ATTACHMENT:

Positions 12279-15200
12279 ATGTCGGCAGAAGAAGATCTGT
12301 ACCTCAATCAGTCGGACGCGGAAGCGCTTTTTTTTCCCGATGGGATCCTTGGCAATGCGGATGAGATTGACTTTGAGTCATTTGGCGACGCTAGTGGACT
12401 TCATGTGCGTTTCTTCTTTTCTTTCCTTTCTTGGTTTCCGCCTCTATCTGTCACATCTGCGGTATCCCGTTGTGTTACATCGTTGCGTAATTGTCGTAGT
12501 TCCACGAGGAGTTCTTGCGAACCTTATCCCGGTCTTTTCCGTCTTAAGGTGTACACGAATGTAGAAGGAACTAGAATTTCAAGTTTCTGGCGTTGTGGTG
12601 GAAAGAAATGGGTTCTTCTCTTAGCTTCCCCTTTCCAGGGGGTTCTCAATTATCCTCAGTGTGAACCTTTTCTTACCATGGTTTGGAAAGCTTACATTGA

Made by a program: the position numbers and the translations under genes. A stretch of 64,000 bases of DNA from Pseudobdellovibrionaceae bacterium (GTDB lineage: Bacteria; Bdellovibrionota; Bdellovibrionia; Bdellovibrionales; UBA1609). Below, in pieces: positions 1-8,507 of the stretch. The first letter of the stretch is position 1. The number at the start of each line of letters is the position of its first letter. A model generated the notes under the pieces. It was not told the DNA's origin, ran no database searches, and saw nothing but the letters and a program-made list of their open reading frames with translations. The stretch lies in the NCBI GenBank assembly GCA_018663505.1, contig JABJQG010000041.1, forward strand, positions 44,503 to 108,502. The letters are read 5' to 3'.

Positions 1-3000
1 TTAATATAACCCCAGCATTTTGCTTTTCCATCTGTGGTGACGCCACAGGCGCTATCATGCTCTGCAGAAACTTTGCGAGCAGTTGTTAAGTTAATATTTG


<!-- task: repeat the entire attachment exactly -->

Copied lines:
Positions 12279-15200
12279 ATGTCGGCAGAAGAAGATCTGT
12301 ACCTCAATCAGTCGGACGCGGAAGCGCTTTTTTTTCCCGATGGGATCCTTGGCAATGCGGATGAGATTGACTTTGAGTCATTTGGCGACGCTAGTGGACT
12401 TCATGTGCGTTTCTTCTTTTCTTTCCTTTCTTGGTTTCCGCCTCTATCTGTCACATCTGCGGTATCCCGTTGTGTTACATCGTTGCGTAATTGTCGTAGT
12501 TCCACGAGGAGTTCTTGCGAACCTTATCCCGGTCTTTTCCGTCTTAAGGTGTACACGAATGTAGAAGGAACTAGAATTTCAAGTTTCTGGCGTTGTGGTG
12601 GAAAGAAATGGGTTCTTCTCTTAGCTTCCCCTTTCCAGGGGGTTCTCAATTATCCTCAGTGTGAACCTTTTCTTACCATGGTTTGGAAAGCTTACATTGA

Made by a program: the position numbers and the translations under genes. A stretch of 64,000 bases of DNA from Pseudobdellovibrionaceae bacterium (GTDB lineage: Bacteria; Bdellovibrionota; Bdellovibrionia; Bdellovibrionales; UBA1609). Below, in pieces: positions 1-8,507 of the stretch. The first letter of the stretch is position 1. The number at the start of each line of letters is the position of its first letter. A model generated the notes under the pieces. It was not told the DNA's origin, ran no database searches, and saw nothing but the letters and a program-made list of their open reading frames with translations. The stretch lies in the NCBI GenBank assembly GCA_018663505.1, contig JABJQG010000041.1, forward strand, positions 44,503 to 108,502. The letters are read 5' to 3'.

Positions 1-3000
1 TTAATATAACCCCAGCATTTTGCTTTTCCATCTGTGGTGACGCCACAGGCGCTATCATGCTCTGCAGAAACTTTGCGAGCAGTTGTTAAGTTAATATTTG